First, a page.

Crocs v cane toads: can crocodiles in Western Australia be taught to avoid the toxic intruder?

Crocs v cane toads: can crocodiles in Western Australia be taught to avoid the toxic intruder?



Cane toads are poisoning freshwater crocodiles as they continue their march across Western Australia’s Kimberley region. But in Windjana Gorge, ahead of the front, researchers are gearing up to combat a mass mortality event – lacing cane toad corpses with nausea-inducing chemicals in a bid to train native crocs to stay away from the pests.

As the Kimberley’s dry season progresses through September into October, and rivers shrink to pools, “you get this huge density of crocodiles from the whole river system congregating,” Dr Georgia Ward-Fear, Macquarie University ecologist, explains.

Food portions diminish, crocodiles grow hungrier in the heat, and cane toads begin to seek water as well. When cane toads and crocs overlap, “it becomes the perfect storm”.

“You can potentially get mass mortality events of large proportions of the crocodile population, because they are all there and hungry,” Ward says.

Cane toads were introduced to Australia almost 100 years ago as a method of crop control in Queensland. Carrying foreign toxins, they began spreading from northern to Western Australia. Native apex predators that feed on frogs, such as freshwater crocodiles, iguanas, snakes and quolls, attempt to eat the toads and are killed by their toxins.

Last year, 60 freshwater crocodiles were found poisoned and killed by cane toads at Danggu Gorge in WA’s Kimberley region.

“We are seeing this impact play out again and again as cane toads move into new areas.”

The toads are expected to hit the town of Derby this year, and by 2025 they may have covered Broome. Once the Kimberley is swamped, Ward explains that a potential drop in the apex predator population is cause for concern.

“Any ecosystem is a web that exists in a delicate balance,” she says. “If you mess with one component, it sends ripples through.”

In Aboriginal culture, freshwater crocodiles carry story, totemic and ceremonial importance. They are also key sources of food.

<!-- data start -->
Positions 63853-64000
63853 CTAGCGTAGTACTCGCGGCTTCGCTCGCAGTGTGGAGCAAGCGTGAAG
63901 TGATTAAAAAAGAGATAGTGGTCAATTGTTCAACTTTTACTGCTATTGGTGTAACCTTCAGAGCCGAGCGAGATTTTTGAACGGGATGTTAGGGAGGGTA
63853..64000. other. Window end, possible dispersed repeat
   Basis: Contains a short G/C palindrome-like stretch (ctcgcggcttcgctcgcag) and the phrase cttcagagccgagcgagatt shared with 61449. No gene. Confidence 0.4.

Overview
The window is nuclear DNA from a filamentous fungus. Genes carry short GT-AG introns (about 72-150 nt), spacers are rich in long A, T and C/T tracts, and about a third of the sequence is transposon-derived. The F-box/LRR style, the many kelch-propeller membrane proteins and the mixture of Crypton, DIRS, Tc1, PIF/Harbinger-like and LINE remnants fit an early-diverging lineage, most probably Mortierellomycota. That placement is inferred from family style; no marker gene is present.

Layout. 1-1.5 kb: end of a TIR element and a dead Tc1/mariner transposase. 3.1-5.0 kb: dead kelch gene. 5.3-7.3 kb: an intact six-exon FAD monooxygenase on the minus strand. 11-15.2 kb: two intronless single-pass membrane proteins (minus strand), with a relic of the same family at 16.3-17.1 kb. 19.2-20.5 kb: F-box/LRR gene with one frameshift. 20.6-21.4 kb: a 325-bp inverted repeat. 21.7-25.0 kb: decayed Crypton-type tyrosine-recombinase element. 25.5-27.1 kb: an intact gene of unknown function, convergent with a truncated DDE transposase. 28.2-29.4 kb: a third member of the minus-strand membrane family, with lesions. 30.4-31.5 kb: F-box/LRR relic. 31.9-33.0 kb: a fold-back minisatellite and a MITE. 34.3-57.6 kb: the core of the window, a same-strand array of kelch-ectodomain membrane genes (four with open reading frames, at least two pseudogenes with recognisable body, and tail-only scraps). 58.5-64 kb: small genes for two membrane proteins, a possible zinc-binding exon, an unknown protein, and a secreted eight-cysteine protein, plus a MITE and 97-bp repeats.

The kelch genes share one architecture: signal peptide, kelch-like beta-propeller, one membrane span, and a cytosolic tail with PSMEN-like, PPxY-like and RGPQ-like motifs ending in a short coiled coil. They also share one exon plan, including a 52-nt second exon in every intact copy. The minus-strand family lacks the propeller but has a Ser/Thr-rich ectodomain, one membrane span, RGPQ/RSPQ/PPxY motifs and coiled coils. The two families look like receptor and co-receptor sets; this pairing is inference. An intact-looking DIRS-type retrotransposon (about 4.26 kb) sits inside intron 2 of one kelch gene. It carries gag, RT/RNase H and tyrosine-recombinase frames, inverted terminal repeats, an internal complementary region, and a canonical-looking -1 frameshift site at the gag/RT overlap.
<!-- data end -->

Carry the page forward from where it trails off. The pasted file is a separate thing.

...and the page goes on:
“It comes to that time of the season where we would be looking to hunt certain types of animals, but because they are eating cane toads … there aren’t many around any more,” Bunuba ranger trainee, Lionel Marr, says.

Kristen Andrews, Bunuba ranger assistant, describes it as mucking up the whole food chain: “If the croc dies, the catfish eat everything, and there is nothing left for the barramundi, so we will lose out on the barramundi.”

Traditional methods of invasive species management include the removal of the animals from the environment by hand, or by fencing them out.

But with its females able to lay 30,000 eggs twice a year, Ward says “none of that has really worked to slow the invasion or decrease the number of toads in the environment”.

‘We know we can’t really clean up all the cane toads’

Instead, Ward is working with native species at risk and refocusing efforts towards impact mitigation.

She leads a study in Windjana Gorge by Macquarie University, the DBCA and Bunuba rangers, in which researchers are gutting the corpses of euthanised cane toads, injecting them with a non-lethal salt compound, and presenting them as bait for freshwater crocodiles. If crocodiles eat the bait, they experience nausea and learn that cane toads are harmful ahead of the invasion front. This is called conditioned taste aversion.

“It is essentially food poisoning,” Ward says.

“Obviously we know we can’t really clean up all the cane toads,” Marr says. Instead, the trial is a way “of getting the native animals to live among them”.

Nicki Mitchell, an associate professor at UWA who is independent to this study, says adapting behaviours of native animals to avoid cane toad toxins in the future “is an excellent initiative”.

“If this can be rolled out at the right scale, top order predators will naturally be less likely to consume the first toad they see,” she says. “Ideally, what it will do is … [allow] ecosystems to function as they should.”

On the ground the DBCA technical officer, Miles Bruny, says “it is a bit of a gruesome job”.

Before bait deployment along the banks, he says there are hundreds of toads to process, which includes gutting them of their toxic parts, including the stomach and eggs in the females, then injecting them.

“You are lugging all the gear into the field. Camera, stakes, baits along the banks.”

The team need to deploy the carcasses over water bodies right before dusk to avoid other nearby animals taking the bait.

“It is a push to get several hundred toads hung along the gorge.”

The next morning is spent collecting data, either by canoe or foot, up and down the gorge.

“It is quite hot there, 38C plus,” Bruny says. “It is not easy work.”

“But when you realise what is going on with the toad front, and you see the impacts, you feel really good about doing this sort of stuff.”

“We may not be able to save every single croc, but potentially we are preserving the population and diversity of the population.”

This article by Rafqa Touma was first published by The Guardian on 24 September 2022. Lead Image: Freshwater crocodile in Western Australia. Cane toads are on the march across the Kimberley, but ecologists have a plan. Photograph: Paul Mayall/Alamy.


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